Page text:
Look. I try to do my part. Honestly, I do. I try to live by the very reminder that I often repeat in this blog: “There are other people in the world besides you,” or in this case, me. To that end, I’ve been known to donate modest amounts to charities (as long as their website text doesn’t contain errors), and also to make attempts to reduce my so-called carbon footprint for the sake of the environment. Surprisingly . . . and more than a bit annoyingly . . . these two efforts are often in conflict, as I find it’s nearly a part-time job getting my name off the paper mailing lists of these do-gooders..
As much as the Curmudgeon tends to rhapsodize about that mysterious time known as The Way Things Used to Be—and indeed, just to be absolutely clear, a lot of things used to be a lot better—there are some modern developments that I’ve fully embraced. True, I was dragged kicking and screaming into using a cell phone, and then into the practice of texting, and more recently into joining Instagram (an application whose use I still don’t understand). And fine, if the truth be told, I still don’t trust microwaves. Nothing should be able to heat food that fast; it just isn’t natural. But email and the internet are two relatively recent inventions that I use comfortably and appreciatively. They work.
So when I donate online to a charity and they thank me and ask for more money via email, I clearly don’t need to be further thanked or solicited via paper mail. Those mailbox missives, which cost money to send, don’t even get opened, since they duplicate communications that can be, and usually have been already, accomplished on line.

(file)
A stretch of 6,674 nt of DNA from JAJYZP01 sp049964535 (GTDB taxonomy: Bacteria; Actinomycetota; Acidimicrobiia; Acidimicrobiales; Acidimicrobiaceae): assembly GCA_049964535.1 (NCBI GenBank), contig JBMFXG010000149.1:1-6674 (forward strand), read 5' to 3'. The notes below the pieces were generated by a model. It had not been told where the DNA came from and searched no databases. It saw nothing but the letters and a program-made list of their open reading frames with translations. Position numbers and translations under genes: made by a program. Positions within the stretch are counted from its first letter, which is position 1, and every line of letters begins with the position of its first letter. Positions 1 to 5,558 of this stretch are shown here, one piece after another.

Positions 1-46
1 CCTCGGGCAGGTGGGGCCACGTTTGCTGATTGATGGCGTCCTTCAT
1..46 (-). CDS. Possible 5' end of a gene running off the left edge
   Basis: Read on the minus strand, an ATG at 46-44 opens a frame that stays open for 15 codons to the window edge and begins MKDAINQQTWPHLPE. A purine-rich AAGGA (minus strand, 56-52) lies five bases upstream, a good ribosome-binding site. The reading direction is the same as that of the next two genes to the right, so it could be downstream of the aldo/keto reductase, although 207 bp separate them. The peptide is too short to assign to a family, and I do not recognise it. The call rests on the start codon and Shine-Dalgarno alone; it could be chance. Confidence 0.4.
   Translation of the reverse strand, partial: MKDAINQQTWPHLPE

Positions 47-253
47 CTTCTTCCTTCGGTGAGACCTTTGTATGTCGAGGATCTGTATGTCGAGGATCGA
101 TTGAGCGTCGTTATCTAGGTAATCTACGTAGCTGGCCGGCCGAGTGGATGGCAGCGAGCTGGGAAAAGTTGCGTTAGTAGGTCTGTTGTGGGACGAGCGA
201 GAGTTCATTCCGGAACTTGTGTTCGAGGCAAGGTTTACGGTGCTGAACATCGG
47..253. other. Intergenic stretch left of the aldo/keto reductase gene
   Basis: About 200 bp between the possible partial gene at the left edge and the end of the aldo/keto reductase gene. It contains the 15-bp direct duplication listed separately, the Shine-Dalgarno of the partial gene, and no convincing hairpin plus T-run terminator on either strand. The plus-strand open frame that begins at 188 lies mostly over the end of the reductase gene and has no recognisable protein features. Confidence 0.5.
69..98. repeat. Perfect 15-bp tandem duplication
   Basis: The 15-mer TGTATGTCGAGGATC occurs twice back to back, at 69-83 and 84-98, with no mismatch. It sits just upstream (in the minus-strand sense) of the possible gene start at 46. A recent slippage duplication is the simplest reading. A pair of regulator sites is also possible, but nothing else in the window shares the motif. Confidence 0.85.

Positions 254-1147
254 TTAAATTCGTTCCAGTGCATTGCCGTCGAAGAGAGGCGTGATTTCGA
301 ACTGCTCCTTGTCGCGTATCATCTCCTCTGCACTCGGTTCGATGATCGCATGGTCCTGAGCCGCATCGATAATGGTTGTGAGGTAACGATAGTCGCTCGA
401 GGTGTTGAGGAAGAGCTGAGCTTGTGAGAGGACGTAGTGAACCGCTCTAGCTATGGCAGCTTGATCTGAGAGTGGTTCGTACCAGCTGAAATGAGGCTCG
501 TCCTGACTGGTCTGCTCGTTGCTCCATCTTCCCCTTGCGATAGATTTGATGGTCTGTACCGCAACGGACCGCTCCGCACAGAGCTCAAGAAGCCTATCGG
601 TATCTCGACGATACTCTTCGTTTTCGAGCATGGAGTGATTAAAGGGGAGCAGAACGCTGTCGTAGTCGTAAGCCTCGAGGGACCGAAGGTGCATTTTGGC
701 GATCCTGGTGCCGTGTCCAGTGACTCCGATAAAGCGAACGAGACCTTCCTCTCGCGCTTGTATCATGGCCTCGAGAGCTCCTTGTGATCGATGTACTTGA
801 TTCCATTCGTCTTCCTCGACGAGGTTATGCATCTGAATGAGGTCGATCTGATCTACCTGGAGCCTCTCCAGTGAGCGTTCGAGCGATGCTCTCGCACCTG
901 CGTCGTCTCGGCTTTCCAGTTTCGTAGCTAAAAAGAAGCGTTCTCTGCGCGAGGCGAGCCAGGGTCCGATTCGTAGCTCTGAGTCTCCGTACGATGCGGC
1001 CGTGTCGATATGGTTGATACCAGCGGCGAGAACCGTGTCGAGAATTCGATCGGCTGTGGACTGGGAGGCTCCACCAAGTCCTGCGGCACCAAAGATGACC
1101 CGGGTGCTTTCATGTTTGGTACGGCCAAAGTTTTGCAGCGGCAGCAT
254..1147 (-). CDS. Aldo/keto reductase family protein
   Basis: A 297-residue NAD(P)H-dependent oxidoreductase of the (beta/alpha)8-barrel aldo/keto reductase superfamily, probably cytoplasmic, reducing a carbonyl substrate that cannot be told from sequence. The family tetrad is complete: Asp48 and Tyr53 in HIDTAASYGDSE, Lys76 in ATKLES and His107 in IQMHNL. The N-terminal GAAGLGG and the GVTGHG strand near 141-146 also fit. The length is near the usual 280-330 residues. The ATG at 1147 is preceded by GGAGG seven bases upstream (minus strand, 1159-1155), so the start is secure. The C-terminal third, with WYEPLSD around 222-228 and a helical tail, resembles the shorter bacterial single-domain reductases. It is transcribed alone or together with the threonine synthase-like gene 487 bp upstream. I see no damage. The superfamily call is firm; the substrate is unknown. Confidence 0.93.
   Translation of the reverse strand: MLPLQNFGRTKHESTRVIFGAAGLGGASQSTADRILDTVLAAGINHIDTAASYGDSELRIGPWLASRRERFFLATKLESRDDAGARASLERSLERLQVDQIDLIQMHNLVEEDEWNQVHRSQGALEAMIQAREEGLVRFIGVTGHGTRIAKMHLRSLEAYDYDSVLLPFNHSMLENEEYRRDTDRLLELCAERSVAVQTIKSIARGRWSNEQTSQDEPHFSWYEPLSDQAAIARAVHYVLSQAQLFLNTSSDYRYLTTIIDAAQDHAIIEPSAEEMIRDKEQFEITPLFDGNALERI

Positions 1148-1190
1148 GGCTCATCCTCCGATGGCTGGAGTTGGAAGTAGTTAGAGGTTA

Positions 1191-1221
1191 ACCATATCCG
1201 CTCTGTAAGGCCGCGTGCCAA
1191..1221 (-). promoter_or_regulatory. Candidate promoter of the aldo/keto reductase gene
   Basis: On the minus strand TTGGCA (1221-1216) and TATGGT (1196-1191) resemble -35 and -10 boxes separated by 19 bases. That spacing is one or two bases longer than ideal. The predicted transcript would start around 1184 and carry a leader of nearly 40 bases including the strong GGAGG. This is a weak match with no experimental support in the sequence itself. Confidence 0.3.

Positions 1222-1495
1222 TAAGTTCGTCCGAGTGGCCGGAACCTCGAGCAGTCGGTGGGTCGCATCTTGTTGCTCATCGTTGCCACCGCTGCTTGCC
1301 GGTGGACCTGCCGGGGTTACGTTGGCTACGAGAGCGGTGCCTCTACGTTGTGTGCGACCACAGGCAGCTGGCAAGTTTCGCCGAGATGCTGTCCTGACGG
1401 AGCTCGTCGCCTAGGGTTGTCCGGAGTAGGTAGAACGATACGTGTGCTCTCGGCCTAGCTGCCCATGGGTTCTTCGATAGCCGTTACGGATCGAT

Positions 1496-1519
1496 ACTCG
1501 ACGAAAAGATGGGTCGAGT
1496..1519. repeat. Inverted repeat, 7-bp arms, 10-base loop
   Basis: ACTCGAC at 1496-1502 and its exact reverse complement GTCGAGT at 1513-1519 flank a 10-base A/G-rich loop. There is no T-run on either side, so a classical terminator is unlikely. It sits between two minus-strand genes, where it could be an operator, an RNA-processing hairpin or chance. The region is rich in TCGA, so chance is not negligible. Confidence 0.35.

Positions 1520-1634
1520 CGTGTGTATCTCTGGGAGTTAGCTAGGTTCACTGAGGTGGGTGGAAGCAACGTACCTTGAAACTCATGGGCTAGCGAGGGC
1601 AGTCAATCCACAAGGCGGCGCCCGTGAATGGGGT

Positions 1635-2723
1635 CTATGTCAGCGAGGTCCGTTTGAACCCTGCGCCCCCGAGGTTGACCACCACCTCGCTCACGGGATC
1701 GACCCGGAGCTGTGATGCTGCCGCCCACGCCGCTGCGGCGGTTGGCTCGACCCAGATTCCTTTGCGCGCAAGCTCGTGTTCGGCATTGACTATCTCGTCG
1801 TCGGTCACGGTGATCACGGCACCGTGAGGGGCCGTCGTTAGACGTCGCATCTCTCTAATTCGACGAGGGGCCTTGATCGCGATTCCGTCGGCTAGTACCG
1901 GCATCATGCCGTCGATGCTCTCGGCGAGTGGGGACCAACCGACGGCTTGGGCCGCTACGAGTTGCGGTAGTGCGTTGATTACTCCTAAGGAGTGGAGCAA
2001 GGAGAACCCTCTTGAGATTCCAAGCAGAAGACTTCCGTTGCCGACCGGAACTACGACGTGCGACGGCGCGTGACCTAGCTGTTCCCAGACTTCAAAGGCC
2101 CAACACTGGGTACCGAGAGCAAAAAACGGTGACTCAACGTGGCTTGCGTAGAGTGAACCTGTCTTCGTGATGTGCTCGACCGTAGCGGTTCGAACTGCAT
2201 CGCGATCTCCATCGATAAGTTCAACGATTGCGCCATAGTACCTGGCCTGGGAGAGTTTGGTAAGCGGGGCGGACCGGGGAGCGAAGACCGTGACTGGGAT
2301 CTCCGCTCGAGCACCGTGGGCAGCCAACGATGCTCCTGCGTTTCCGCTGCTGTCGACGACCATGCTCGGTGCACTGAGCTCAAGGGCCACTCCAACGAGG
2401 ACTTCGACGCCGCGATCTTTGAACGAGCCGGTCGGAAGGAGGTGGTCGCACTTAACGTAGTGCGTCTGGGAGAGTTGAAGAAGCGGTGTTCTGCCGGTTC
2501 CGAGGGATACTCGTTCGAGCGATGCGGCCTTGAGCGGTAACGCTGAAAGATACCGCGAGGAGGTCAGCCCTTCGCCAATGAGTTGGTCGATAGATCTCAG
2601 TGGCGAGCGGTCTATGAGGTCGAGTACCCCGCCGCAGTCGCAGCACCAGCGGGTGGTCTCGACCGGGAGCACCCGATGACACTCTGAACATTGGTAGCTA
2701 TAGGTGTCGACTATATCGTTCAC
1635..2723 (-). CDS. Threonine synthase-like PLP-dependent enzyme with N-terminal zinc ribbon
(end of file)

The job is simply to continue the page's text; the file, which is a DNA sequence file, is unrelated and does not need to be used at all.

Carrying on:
And so, because I don’t want to waste paper, I while away the afternoons looking up contact information and reaching out to these organizations individually to request deletion from their paper mailing lists. It’s time-consuming and only temporarily effective.
Because here’s where it all gets worse. Each time I donate to a cause, I’m plunked back onto the organization’s mailing list afresh. Apparently the no-paper-mail status that I worked so hard to achieve doesn’t stick. And so I return to my computer to ask these good people, once again, to please kindly delete my information from their mailing lists. And since my tendency is to give small donations to a good number of causes, this practice has become a substantial part of my life’s work. It’s said we spend about a third of our lives sleeping. I’m convinced this near-futile endeavor is giving that percentage a run for its money.
And I begin to go mad with puzzling through the logic swamp: If you’re trying to get much-needed funds to the poor, the starving, those lacking resources, wouldn’t it make sense not to waste a penny? Wouldn’t these causes be well-served by someone figuring out how to make mailing choices permanent? I mean, I’m quite sure the technological ability exists. Hire a millennial IT specialist for five minutes. And yet, the mail keeps coming, some of it from organizations created to help the environment. The one I got yesterday was from The Nature Conservancy . . . The Nature Conservancy. I can’t even begin to parse through the ironies of killing trees to save trees and spending donated funds to do so. Is that really the most nature-friendly choice?
Now, this may be a Weekly Curmudgeon first, but the Curmudgeon may have figured out a solution, or at least a theory worth testing. I’m thinking that if I sign on for small automatic monthly donations, it may be that my mailing preferences will stand the test of time.
But if not, it may be that the best thing I can do for charities and causes is to stop donating to them, thereby saving them the expense of multiple mailings. I’ll bet I can save a whole tree that way. What can I say? I care enough not to give.